Walking Tour of Trastevere and Janiculum Hill

Earlier this week, Michele, Mia, and I gave our walking tour of Trastevere and Janiculum Hill. We started our tour at the San Crisogono Church. This church is located in the neighborhood of Trastevere. The church is dedicated to the martyr Saint Chrysogonus and it was built in the 4th century under Pope Silvester I. The bell tower that is attached to the church dates back to the 12th century and the church was also rebuilt in the same century. In the 18th century, the Cardinal Scipione Borghese had Giovanni Battista do renovations to the church and had his name written over the facade. In the 13th century, the Cosmati family designed a mosaic floor for the church. The floor is made of marble and it has a geometric pattern that facilitates the procession on feast days. The church is also built over the remains of a Roman Domus and an early Christian Basilica. The Domus dates back from the 3rd century A.D.

After the San Crisogono church, we accidentally took our tour in the wrong direction. It was a great mistake because we got to talk about and see Saint Cecilia’s Church. Saint Cecilia’s church is named after Saint Cecilia who is the patron of music. She was martyred in the year 230 A.D. The church was founded in the 4th century A.D on the site of her house. Below her house, there are the ruins of a Roman tannery. After she died, her body was discovered in the catacomb of San Callisto and she was buried in the church in the 9th century A.D by Pope Paschal I. When they found her remains, Pope Paschal had the church rebuilt. In 1599, her remains were used to make a statue, which is located inside the church in front of the altar. Unfortunately, we were not able to go inside the church because it was closed. We then left Saint Cecilia’s and started our way towards Santa Maria in Trastevere.

Santa Maria in Trastevere was built in 350 by Pope Julius I. During this time period it was known as Titulus Callisti. In 410 A.D. it was partcially destroyed by the sack of Rome. Then, it was repaired and rededicated to the Virgin Mary by Pope Celestine I. This made it the first Christian place in Rome dedicated to the Virgin Mary. Then, in the 12th century it was rebuilt by Pope Innocent II. He used materials from the ancient baths of Caracalla and there are 22 granite columns that are from the ruins of ancient Roman buildings. According to legend, when Christ was born, a stream of oil flowed from the Earth on the site of the church. It signified the coming of the grace of God. There is a plaque that marks the spot of where the oil stopped flowing. The words on the plaque read “Fons Olei”. Once everyone finished looking inside the church, we made our way to Janiculum Hill.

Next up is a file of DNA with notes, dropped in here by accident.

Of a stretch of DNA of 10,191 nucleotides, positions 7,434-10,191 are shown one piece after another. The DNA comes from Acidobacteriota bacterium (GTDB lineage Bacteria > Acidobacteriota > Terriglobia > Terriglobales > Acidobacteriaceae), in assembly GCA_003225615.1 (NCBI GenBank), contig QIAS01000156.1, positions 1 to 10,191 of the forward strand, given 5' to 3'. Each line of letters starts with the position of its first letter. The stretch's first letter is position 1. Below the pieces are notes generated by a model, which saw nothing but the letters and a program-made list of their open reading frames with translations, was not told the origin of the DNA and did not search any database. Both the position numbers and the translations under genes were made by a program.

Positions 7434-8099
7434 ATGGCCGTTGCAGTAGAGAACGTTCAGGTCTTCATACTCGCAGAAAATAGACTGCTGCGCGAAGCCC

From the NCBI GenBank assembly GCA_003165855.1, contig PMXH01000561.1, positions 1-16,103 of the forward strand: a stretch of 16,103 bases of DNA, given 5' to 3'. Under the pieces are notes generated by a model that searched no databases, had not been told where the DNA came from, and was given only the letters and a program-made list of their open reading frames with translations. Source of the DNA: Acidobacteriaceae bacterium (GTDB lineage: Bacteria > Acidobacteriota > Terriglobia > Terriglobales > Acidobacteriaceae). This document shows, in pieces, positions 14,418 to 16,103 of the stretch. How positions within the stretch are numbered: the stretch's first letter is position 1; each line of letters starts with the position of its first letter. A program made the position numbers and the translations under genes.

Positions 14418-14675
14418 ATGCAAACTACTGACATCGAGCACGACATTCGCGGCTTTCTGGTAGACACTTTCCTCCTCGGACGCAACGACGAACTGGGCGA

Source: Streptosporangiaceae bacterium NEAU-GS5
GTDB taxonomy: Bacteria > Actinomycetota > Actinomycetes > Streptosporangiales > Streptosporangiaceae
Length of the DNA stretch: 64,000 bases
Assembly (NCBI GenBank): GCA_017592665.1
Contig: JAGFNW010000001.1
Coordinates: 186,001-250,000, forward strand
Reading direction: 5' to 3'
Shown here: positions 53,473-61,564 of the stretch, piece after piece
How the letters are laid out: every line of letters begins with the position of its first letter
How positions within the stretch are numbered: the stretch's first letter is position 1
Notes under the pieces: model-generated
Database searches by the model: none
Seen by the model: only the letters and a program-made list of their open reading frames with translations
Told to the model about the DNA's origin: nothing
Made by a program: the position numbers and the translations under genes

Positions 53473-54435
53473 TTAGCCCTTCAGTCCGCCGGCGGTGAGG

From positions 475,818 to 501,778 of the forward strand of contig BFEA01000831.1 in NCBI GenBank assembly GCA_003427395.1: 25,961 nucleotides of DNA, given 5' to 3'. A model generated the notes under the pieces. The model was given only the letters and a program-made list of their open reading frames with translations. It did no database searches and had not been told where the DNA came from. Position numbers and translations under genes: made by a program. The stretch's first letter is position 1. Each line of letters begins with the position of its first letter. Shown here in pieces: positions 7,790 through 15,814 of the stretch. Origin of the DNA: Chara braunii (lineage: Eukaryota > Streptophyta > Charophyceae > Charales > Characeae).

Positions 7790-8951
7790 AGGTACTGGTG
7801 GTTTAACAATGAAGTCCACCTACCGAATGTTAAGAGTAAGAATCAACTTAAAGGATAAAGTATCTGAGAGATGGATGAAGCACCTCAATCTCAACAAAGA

Once we got to the hill, the first thing we talked about was the Mausoleo Ossario Garibaldino. It was designed by Giovanni Jacobucci and this is a monument to represent the last defense of the Roman Republic led by Giuseppe Garibaldi. It was proclaimed on February 9, 1849. The monument contains remain of those killed in battles for Roma Capitale from 1849-1870 against the French. Later on, Giovanni Jacobucci enlarged the monument to accommodate the fallen during the struggles against the Nazis in 1943. In the center, there is a granite altar with allegorical Roman figures depicted. Also, there is a crypt that contains slabs with names of the fallen and a sarcophagus containing mortal remains of Goffredo Mameli.

We ended our tour with the fountain located at the top of Janiculum Hill. The fountain is called The Fountain of Acqua Paola or the fountain of Janiculum Hill. It was designed and built to mark the end of the Trajan Aqueduct between the years 1610 and 1614. The architects were Giovanni Fontana and Flaminio Ponzio. Pope Paul V of the Borghese family commissioned the construction of the fountain. Throughout the fountain, there are many eagles and dragons to represent the Borghese family. There is white and multicolored marble that was stripped from the Roman Forum and they were used a decorative elements on the fountain. The red and grey columns in the front were taken from Saint Peter’s Basilica dating from the Constantine Era. At the end of the 17th century, Carlo Fontana altered the fountains facade into what is today a monumental semicircular marble basin. The basin substituted the 5 original basins located between the arches. We ended the tour with our group picture with the fantastic view across the road from the fountain. Although it was a very cold day, it was still very fun informing our classmates about Trastevere and Janiculum Hill.

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